The invention of garment wash finishes for denim has had a vast impact on the textile industry. Producing and manufacturing denim garments is no longer expensive or time-consuming. Not only does this method help companies save money and make a profit, it also provides consumers with better quality denim at a more affordable price.

 

Works Cited

Dickson, Carol Anne. "Denim." Encyclopedia of Clothing and Fashion. Vol. 1. Detroit: Charles Scribner's Sons, 2005. 359-360. Gale Virtual Reference Library. Gale. UNIV OF MISSOURI COLUMBIA. 16 Sept. 2008 <http://proxy.mul.missouri.edu:8952/ps/start.do?p=GVRL&u=morenetuomcolum>.
Kadolph, Sara J. Textiles. 10th ed. Upper Saddle River, NJ: Pearson Education, Inc., 2007. 489.

"US Patent 4863775 - Garment wash finish for denim." PatentStorm. PatentStorm LLC. 16 Sept. 2008 <http://www.patentstorm.us/patents/4863775.html>.

By Lindsay Schallon

 

 


Garment Wash Finishes for Denim

Have you ever wondered how one style of jeans can be made into so many different colors and washes? One of the answers to this question is garment washing which, according to Sarah J. Kadolph in Textiles:10th Edition, is the process of dying or finishing a garment after the garment has been cut and sewn together. When one waits until the product is sewn together it creates a faster response to customer demands rather than dying or finishing each individual piece separately (390). Most clothing items that you wear, especially denim products have been finished. This idea of finishing means that it has gone under some process to alter or enhance it. This could mean what it looks like, how it feels, or some way that it performs such as wrinkle resistance (Kadolph 330). Many of the denim finishes that are done today are done so that your jeans look broken in, much like what unwashed (dry denim) denim looks like after it has been worn many times. There are two main types of garment washes for denim: mechanical and chemical (CampusCorner.com).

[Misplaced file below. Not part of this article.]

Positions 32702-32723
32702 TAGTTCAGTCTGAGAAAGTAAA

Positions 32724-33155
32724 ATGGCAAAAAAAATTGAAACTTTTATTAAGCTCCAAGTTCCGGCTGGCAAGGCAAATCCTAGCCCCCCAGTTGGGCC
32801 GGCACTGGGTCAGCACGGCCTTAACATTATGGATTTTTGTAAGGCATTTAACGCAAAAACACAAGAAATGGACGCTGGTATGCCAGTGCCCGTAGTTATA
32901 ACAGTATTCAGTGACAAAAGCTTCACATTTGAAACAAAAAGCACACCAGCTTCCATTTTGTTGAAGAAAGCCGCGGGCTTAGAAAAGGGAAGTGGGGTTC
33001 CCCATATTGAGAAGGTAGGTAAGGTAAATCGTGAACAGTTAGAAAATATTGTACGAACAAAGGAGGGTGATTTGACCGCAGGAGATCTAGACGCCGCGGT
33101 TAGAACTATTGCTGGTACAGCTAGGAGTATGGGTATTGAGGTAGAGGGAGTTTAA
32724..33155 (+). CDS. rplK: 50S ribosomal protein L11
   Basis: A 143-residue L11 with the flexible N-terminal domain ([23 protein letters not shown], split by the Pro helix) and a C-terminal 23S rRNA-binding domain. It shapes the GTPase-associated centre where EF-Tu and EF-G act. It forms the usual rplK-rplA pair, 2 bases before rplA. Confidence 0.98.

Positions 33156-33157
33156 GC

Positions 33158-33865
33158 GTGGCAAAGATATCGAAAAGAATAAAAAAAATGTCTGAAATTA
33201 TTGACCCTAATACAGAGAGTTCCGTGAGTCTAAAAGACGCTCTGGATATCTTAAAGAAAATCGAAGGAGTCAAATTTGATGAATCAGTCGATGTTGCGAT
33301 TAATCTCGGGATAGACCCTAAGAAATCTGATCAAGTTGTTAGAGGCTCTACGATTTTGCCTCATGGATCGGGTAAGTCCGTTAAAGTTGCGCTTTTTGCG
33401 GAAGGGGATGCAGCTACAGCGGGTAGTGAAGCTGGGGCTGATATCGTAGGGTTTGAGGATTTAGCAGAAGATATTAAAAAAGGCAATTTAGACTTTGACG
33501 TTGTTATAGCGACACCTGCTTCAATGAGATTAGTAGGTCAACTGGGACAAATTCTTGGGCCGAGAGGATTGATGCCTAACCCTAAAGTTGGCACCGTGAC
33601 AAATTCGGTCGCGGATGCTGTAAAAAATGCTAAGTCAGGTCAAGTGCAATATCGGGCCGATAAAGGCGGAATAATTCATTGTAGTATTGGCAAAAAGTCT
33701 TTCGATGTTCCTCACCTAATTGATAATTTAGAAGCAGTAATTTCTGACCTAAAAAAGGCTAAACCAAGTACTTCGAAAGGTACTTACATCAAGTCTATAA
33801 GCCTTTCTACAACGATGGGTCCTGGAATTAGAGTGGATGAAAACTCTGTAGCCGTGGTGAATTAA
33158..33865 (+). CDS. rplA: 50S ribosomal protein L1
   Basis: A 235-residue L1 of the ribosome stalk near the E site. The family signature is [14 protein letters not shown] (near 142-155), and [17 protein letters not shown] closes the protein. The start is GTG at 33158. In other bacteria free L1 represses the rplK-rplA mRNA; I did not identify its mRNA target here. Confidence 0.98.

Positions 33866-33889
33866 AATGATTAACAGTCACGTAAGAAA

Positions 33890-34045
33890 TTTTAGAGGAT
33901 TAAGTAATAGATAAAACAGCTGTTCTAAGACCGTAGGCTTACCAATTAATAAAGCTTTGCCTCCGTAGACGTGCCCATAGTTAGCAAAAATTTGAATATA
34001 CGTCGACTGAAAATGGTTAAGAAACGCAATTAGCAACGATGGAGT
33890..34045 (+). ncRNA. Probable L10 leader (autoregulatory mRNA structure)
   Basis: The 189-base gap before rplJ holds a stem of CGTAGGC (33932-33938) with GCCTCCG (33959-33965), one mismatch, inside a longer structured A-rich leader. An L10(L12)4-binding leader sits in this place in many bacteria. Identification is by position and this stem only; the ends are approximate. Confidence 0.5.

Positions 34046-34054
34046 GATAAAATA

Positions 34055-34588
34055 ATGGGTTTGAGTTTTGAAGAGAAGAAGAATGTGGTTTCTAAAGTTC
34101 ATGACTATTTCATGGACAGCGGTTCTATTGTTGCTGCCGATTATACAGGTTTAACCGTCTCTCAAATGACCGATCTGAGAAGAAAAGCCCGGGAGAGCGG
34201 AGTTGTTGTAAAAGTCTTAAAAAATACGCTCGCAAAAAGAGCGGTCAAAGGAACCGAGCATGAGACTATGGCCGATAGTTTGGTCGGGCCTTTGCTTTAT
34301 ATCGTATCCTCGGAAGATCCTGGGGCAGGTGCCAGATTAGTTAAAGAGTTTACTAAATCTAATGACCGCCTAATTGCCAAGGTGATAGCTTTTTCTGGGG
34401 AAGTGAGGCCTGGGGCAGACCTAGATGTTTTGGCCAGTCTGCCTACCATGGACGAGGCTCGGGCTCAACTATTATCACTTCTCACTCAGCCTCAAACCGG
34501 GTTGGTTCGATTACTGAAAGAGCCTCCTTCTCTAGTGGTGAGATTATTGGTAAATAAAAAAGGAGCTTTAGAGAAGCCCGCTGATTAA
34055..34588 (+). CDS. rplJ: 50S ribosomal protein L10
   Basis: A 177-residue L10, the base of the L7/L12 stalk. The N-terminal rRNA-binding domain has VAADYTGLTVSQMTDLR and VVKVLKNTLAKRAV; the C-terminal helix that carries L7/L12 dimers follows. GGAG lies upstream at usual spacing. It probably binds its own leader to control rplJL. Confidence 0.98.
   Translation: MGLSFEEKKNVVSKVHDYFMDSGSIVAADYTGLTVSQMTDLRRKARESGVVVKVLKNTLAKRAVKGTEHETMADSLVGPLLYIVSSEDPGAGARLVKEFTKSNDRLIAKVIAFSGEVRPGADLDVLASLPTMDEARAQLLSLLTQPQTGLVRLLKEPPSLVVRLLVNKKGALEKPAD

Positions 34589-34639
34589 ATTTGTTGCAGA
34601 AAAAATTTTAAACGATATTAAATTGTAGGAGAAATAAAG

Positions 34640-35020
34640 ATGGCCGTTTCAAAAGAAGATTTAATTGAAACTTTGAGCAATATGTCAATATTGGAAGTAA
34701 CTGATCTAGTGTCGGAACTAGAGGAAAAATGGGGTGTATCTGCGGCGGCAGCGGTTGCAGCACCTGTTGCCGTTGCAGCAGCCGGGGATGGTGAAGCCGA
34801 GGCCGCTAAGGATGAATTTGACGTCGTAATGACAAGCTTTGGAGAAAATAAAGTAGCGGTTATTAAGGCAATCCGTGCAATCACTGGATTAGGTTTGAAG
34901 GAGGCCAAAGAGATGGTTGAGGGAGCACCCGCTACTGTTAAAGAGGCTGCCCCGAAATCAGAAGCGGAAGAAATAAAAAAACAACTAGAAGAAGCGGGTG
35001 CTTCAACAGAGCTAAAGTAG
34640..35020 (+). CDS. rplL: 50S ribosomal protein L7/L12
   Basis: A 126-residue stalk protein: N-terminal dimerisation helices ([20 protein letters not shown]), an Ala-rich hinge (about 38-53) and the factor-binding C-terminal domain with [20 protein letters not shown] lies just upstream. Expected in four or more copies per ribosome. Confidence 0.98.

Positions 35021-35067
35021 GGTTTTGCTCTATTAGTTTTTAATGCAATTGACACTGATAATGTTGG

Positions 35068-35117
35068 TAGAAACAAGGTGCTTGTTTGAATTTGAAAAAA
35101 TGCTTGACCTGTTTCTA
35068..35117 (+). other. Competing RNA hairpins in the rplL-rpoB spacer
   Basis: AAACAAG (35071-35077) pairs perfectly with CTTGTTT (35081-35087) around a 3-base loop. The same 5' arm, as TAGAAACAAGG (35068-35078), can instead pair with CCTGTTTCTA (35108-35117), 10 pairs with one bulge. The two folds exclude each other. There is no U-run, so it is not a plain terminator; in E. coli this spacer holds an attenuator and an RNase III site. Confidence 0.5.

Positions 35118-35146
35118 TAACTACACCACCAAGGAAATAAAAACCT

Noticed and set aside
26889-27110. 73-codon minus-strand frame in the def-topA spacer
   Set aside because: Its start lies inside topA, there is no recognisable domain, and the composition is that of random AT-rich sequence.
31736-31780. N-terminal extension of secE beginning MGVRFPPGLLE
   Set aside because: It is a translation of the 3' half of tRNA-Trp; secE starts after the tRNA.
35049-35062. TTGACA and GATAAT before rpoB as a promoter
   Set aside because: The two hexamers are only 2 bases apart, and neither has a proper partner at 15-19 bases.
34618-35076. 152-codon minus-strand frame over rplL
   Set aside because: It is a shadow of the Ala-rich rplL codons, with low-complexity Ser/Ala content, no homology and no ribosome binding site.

Chemical washes include denim bleaching, enzyme washing, and acid washing. Denim bleaching is a way to discolor the denim in specific places. The severity of the bleaching depends on the strength of the bleach, temperature, and length of time the treatment is on the denim. It is usually best for the treatment to be strong and quick. Enzyme washing is an "environmentally friendly" wash for denim. Organic enzymes are put onto the denim and eat away at the cellulose in the cotton. Enzyme washing produces several effects such as making seams, pockets, and hems more noticeable and a salt and pepper color (CampusCorner). "Enzymes have opened up new possibilities in denim finishing by increasing the variety of finishes available," says Enzymeindia.com. They go on to list that it is now safer to fade denim even further without worrying about damaging the product and create a larger range of colors in less time at less cost (Ezymeindia.com). The last chemical denim wash is acid wash. A to Z Blue Jeans explains that this process is done by soaking pumice stones in chlorine, some other type of chemical, and then tumbling the stones with the denim to create the effect. By tumbling the stone soaked in the chemical it wears off the first layer of color on the jeans making them look faded in a random pattern and broken in (atozbluejeans.com).